We’ve probably experienced bumps on our skin at some point in our lives.Whether it was during our teenage years or the unwanted adult acne, we’re familiar with pesky pimples in different forms.

While there are several ways to treat standard acne, how do we tackle something like “facial fungus” that probably isn’t as common?

Photo source: @dr.farzan/TikTok

This isn’t any ordinary acne and the term probably already gross you out a little. It is, in fact, a skin issue that puzzles skincare junkies and we’ve often seen people in the beauty community discuss ways of ridding it.

Several TikTokers have recently attested that the solution is using shampoo in place of a facial cleanser.

Photo source: @dermdoctor/TikTok

Before we dive into how we can get rid of facial fungus and whether using a shampoo really works, let’s find out what “facial fungus” is and how it differs from our usual acne breakouts.

What is acne?

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Acne breakouts that we are more familiar with occur when acne-causing bacteria cause a clogged pore to inflame. Pores are clogged by dirt and impurities as well as excessive sebum produced by our skin naturally.

This is why those with oily skin are more prone to acne.

What is “facial fungus”?

Photo source: @not.kez/tikTok and @dermdoctor/TikTok

They may both have the same red, spotty appearance, but “facial fungus” is not acne.

Better known as fungal acne, “facial fungus” occurs when our hair follicles are infected with a fungus known as the Malassezia yeast.

Fungal acne actually doesn’t appear commonly on the face compared to the back, chest, or neck, where you’ll see clusters of sore red bumps in these areas.

Unlike regular acne, you also won’t notice excess oil production with fungal acne.

Photo source: @drcharlesmd1/TikTok

Many factors can lead to fungal acne. It can be due to the use of steroids or antibiotics, or a weak and suppressed immune system.

However, the most common cause would be the use of occlusive products such as moisturisers and sunscreens that are thick and not easily absorbed.

Apart from that, it can also be caused by wearing tight clothes. When you perspire in them, you’re trapping a lot of sweat that feeds the Malassezia yeast, which in turn lead to fungal acne.

How do I get rid of “facial fungus”?

Photo source: @not.kez/TikTok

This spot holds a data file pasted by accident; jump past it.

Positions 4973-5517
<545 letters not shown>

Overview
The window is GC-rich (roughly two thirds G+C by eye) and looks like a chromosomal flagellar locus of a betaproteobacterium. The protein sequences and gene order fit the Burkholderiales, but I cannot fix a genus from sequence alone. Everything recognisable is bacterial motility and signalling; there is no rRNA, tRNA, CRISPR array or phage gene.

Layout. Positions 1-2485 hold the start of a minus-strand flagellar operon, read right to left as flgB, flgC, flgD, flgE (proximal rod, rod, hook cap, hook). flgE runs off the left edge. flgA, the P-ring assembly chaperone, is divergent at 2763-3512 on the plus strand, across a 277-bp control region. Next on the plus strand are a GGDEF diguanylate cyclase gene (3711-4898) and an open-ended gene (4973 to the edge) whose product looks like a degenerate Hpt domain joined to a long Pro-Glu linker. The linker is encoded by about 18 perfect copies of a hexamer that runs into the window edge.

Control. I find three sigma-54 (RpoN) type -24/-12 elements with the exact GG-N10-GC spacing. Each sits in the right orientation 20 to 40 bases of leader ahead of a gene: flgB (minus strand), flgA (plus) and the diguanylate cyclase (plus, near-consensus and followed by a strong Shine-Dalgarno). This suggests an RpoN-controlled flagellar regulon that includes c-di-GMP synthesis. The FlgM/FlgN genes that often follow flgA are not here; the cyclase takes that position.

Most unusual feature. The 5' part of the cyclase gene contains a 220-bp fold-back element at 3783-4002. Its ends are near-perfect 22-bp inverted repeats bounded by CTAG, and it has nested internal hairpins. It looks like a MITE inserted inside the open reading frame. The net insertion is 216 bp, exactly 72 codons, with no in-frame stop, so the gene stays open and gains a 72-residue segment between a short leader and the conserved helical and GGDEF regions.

Before you go on and look for a cure, make sure you have identified that the bumps along your skin are indeed facial fungus and not acne.

If you’re certain you have fungal acne, try these tips:

1. Be more conscientious with your lifestyle

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If you perspire easily, always have with you a handkerchief or small towel to regularly dry off your sweat so as to prevent unnecessary build-up.

You should also try to avoid wearing tight and waterproof clothing for long periods of time. Tighter fabric stick to your skin and trap sweat and sebum, allowing Malassezia to feast on them.

Go for loose dry-fit shirts during your workouts instead so that perspiration can evaporate and dry off more easily.

2. Get rid of occlusive skincare products

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Moisturisers and sunscreens that are thicker in consistency can often create a layer of product that sits on your skin.

The moisture trapped in this barrier could feed Malassezia and cause “facial fungus”.

Swap them out for lightweight options such as the new Geek Gorgeous Hydration Station (EU€8.80, ~S$12.53), which features a Malassezia-safe formula and a hydrating gel-cream texture.

Krave Beauty Oat So Simple Water Cream (US$28, ~S$37.97) is another option you can explore. Its formula has natural ingredients including oats for deep hydration.

If you’re looking for a suitable sunscreen, you can try the Cetaphil Sun SPF 50+ Light Gel Sunscreen (S$35.90), which soothes your skin with its gentle formulation while protecting your skin from harmful UV rays.

3. Wash your face with shampoo

Photo source: @not.kez/TikTok

This might the strangest advice we have given you so far. But you better believe it because washing your face with a certain type of shampoo may be able to keep fungal acne under control.

Reach for a medicated shampoo like the NIZORAL Ketoconazole 2% Shampoo (S$22.68). It has been specially recommended to prevent and treat fungal acne because of the key ingredient: ketoconazole, which fight fungus.

You can also try the Head and Shoulders Clean and Balanced (S$15.70). It boasts pyrithione zinc, which is also known for its ability to eliminate fungal overgrowth.

Leave the shampoo on for about two to three minutes when you’re washing your face. Be consistent and make sure you do this for at least 14 days straight.

Wash your face with this shampoo regularly and change your towels every day to prevent any further infection or yeast buildup.

Featured image credit: @not.kez/TikTok and @drcharlesmd1/TikTok